The UK energy market reform policy objectives are to basically keep the lights on, keep costs affordable and to decarbonise energy generation. As a renewable energy, biomass is considered by some in the industry as being key to this future. Biomass is continuing to grow within the UK both domestically and commercially. Our business has seen a large uptake in commercial biomass systems. Hotels, holiday cottages, leisure centres and land-based businesses such as farms are prime examples of where installing a biomass system has made sense. There are many benefits to installing biomass energy and not least the impact on the environment. Most people understand the advantages of using biomass as a renewable energy, but do not know what the true costs of installing a system are?
What costs are involved installing a commercial biomass boiler?
Let’s take as an example, a biomass boiler installation in a land-based business, for example a farm. The farm has heating requirements for the farmhouse, a holiday cottage, and various outbuildings.
- Boiler cost
The main cost is the boiler. The cost to install a commercial biomass boiler is ultimately dependent on the energy usage of the business. The energy profile will determine the size of the system required, and this has an impact on the cost of the boiler and the installation cost too. The size of the system should match exactly the energy requirements so that no excess heat is produced. As an example, a 199kW boiler would be sufficient to heat the buildings within our example farm business.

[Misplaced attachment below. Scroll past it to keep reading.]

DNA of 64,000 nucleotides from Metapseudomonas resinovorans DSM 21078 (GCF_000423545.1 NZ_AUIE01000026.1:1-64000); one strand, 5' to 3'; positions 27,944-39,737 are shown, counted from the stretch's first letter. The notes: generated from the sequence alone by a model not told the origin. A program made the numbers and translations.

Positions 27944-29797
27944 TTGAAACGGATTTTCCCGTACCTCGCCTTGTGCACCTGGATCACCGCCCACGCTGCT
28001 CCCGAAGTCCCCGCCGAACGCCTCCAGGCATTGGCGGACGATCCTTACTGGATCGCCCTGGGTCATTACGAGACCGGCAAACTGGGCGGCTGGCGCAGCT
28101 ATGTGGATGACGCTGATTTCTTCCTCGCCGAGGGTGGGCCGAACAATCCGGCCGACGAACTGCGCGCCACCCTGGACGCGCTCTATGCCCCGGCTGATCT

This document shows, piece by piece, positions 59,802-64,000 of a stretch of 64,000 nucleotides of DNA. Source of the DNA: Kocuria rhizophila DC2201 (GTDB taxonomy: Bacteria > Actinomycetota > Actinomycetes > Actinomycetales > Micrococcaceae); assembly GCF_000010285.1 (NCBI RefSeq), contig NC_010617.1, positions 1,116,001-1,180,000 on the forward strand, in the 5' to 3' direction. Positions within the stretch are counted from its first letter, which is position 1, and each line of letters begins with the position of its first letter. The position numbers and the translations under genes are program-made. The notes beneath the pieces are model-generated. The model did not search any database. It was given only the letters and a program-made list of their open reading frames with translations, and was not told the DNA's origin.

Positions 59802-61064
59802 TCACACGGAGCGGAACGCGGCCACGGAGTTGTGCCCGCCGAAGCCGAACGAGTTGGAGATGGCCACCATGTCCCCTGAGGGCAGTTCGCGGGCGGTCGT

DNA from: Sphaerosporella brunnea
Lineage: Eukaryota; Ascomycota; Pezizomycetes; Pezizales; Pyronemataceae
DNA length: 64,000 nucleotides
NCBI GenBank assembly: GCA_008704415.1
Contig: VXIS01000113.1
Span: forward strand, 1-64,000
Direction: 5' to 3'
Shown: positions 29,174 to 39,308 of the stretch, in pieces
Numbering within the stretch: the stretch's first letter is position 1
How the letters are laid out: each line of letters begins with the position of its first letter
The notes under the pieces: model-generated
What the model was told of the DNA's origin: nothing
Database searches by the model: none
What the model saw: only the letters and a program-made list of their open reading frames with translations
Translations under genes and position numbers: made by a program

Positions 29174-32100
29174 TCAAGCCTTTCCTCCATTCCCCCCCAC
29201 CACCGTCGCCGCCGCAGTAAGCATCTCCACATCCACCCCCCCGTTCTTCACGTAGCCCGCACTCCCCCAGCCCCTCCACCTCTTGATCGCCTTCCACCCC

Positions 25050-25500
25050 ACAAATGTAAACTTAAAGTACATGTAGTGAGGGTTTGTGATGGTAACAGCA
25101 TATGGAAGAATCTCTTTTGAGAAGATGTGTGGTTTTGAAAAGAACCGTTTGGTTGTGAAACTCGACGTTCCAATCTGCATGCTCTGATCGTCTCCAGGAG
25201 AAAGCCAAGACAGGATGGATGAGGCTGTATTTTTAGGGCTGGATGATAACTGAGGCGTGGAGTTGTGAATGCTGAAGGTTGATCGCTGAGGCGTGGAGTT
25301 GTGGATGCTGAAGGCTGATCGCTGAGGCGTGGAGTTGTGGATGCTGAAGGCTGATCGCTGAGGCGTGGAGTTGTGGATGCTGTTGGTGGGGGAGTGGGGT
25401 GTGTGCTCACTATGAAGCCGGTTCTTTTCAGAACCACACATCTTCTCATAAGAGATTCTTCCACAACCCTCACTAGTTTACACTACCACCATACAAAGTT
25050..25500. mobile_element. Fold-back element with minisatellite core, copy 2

- Plant room
A boiler of this size requires to be housed within a plant room which is an additional cost. The plant room will need to have water and electrics installed. An underground piping system from the plant room will take the hot water to the properties. The plant room fit itself may cost in the region of £30,000 for a 499kw boiler. An internet connection can be installed to monitor the plant room remotely.
- Installation into properties
The underground pipe from the boiler needs to be brought into the properties. Trenches may need to be built to run the pipe underground, and there may be local planning permissions to consider. The properties may require their old heating systems to be removed, and new hot water cylinders or radiators installed. Biomass systems can integrate with your current heating system too though.
- Commissioning the system
Commissioning the system together with your renewable heat incentive (RHI) application should be the final installation costs. The RHI application for non-domestic installations is free to submit but you may require help.
Like conventional heating systems, biomass boilers need maintenance. Most installers will be able to offer a maintenance contract to allow for any callouts or issues. Again the size of the system will determine the cost of this, but allow for a few hundred pounds a year as a minimum.
Payback on investment
The investment in a commercial biomass heating system is significant and is definitely considered a long term investment. There is a unique opportunity at the moment with the availability of the renewable heat incentive (RHI) which will pay out for a guaranteed 20 years following your investment. With this incentive, it is expected that on average it will take only around 6 years to pay back the investment in your system. That means that there is over a decade of RHI payments paid to you directly. This can amount to hundreds of thousands of pounds depending on the size of the system installed.
Biomass boilers do require maintenance and monitoring to ensure that they are performing at their most efficient. There are lots of moving parts so issues will crop up but having a robust contract and a good relationship with your installer should mean that you will enjoy a rewarding investment.Last updated: June 27th, 2017